Stop Looking at Snakes

Stop Looking at Snakes

Numbers 21:4-9 John 3:14-21

 

Ministry is a second career for me. My first career consisted of doing computer network support. I’m sure you can see how those two are related, huh? Early in our marriage, during a time we now refer to as the exile, my husband and I lived in North Carolina where I worked in a computer development and testing lab. One day, one of the locals named Jimmy who worked at the lab came in and announced that his wife had left him. We were all shocked as we thought they had a really solid marriage. Many of us began to offer our sympathies. No – no Jimmy said – she hasn’t left me for good. And he went on to tell us what happened. Apparently, they had seen a snake in their house over the weekend and when Jimmy wasn’t able to find it in the house by bedtime, his wife packed a bag, packed up the kids and went to her mother’s telling him she wouldn’t be back until he had found and killed the snake. All the men who worked with us responded that – sure that was a crazy thing for her to do. My response was, “I get why she would do that.” After I voiced my opinion, Jimmy looked at me incredulously, shock his head and turned and walked away mumbling something about “women”. I know I should have called him on that “women comment” but since it was the first time I had ever heard him refer to females as anything other than “gals” I decided to let it pass.

 

With apologies to those who keep snakes as pets, one of whom is from my own family and present, I still hate snakes.

 

But since that time in NC years ago, I have decide that when people try to label my fear of snakes as “a female thing” I’m going to answer, “ No, it’s a Scriptural thing.” Snakes – or serpents as they are often referred to in the Biblical text – appear throughout the Bible – from Genesis to Revelation. And with the exception of Moses’ staff which is changed into a serpent to show that he spoke for God – and which by the way, frightened Moses himself the first time it happened– with that one exception – serpents are always displayed and spoken of negatively in the Scripture. So I’ve decided if the Bible says they’re to be feared, my fear is not squeamishness, common to my gender- its Biblically based wisdom. Who could read today’s Old Testament story and think otherwise? Our task is not deciding that serpents are fearsome, it’s to recognize the serpents in our own lives and recognize how we can be and are saved from them.

 

I would be remiss if I didn’t start at the beginning of the text and note that the problems in this story don’t start with the serpents. The problems start in the first verse – with the peoples’ impatience. The problem starts in hearts that are ungrateful. When this passage begins the Israelites, having been freed from slavery in Egypt have been wandering in the wilderness – a wilderness they should have been able to cross in a couple weeks – for about 37 years. Not as people used to joke, because the men were leading and refused to stop and ask for directions. Not because I guess the more current joke would be – their GPS was on the fritz. They were wondering because they had refused to take direction when God had given it. So God left them in the wilderness and awaited the arrival of a new generation – who it was hoped – would follow God’s direction and be more obedient to God’s commands.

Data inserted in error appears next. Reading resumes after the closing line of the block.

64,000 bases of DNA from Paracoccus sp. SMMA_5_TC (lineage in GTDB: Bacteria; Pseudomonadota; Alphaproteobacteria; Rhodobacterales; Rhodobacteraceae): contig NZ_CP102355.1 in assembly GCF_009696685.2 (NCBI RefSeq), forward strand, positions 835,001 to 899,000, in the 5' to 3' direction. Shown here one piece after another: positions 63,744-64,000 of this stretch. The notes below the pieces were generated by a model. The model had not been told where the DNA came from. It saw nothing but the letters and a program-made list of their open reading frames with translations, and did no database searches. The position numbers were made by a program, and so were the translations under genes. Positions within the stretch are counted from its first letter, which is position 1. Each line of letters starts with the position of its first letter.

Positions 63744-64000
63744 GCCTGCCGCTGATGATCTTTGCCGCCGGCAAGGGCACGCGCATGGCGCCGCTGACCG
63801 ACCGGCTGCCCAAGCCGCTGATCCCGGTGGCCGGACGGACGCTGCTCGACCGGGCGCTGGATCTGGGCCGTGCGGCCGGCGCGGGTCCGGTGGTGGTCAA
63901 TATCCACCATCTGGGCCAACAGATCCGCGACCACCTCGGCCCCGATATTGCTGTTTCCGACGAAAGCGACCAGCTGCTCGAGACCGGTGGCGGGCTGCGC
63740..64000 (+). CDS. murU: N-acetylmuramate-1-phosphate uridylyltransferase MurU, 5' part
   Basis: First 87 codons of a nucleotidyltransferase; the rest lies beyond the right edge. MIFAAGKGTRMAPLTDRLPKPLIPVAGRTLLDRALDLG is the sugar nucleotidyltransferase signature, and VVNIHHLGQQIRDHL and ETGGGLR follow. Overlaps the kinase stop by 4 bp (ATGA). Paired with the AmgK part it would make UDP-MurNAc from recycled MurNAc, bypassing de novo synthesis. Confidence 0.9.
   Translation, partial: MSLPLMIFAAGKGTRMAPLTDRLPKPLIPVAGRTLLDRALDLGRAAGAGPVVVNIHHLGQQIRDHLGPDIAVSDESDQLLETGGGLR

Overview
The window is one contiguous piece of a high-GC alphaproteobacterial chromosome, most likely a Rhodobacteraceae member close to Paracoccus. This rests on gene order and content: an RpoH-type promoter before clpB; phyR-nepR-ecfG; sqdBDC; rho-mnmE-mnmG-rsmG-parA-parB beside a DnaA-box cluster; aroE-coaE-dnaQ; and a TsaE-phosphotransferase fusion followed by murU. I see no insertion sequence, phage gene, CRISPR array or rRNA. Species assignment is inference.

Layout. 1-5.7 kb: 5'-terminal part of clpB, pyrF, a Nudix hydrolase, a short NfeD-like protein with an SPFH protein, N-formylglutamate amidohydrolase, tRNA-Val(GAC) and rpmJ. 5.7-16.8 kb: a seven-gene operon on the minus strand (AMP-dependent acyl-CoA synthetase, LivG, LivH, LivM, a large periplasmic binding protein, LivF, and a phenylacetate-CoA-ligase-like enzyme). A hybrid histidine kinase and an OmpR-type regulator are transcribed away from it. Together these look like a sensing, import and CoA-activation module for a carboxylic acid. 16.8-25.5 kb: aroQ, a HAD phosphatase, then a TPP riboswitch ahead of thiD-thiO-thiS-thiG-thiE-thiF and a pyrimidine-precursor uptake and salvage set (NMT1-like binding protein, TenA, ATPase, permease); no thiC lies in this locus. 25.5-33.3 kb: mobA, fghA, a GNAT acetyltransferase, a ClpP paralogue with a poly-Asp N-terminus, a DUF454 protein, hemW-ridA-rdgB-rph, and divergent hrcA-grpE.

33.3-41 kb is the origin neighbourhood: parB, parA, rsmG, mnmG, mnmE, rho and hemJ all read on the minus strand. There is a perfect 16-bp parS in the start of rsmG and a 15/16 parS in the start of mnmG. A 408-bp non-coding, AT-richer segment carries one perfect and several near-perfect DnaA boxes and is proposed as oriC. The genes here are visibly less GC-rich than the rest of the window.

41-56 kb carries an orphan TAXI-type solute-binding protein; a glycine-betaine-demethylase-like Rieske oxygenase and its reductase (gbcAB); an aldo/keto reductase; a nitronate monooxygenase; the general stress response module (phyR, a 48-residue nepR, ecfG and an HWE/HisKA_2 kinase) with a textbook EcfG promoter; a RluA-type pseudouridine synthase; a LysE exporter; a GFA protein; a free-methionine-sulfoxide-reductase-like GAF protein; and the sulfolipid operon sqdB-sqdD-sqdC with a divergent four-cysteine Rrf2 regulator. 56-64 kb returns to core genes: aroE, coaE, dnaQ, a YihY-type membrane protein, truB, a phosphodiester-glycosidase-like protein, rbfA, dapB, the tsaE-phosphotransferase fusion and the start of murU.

But when we find them in chapter 21 in Numbers this new generation doesn’t look all that different from the previous one – they continue the complaining that has been going on since this journey started. First, we should note what they don’t say… they don’t thank God for caring for them in the wilderness all these years. These snakes didn’t appear out of nowhere. The dessert is full of serpents and scorpians but they have been protected by God and have been safe from them. The dessert is not an abundant place in terms of food either – yet God has fed them manna and quail and kept this community alive. I’m sure they didn’t pass many reservoirs where they could fill up their jars and skins. It is God who has provided them again and again with life sustaining water. God – the God who took them out of oppressive bondage – has taken care of every single need they have had all these years and their response is to complain and wish they were enslaved again – in order that the wants of their flesh might be met.

 

During their years and years of their wilderness journey, every time the Israelites decide they want something that God hasn’t given them, they murmur and grumble and talk about how good things were in the old days in Egypt. Funny thing is – most of the people now alive hadn’t been in Egypt – but it seems in the stories passed down in their communities the bad parts are kind of glossed over so now their life back in Egypt sounds a whole lot better than it really was. They had been enslaved and oppressed and they had been calling out to God for deliverance all those many years – yet now these people look back on that time with longing.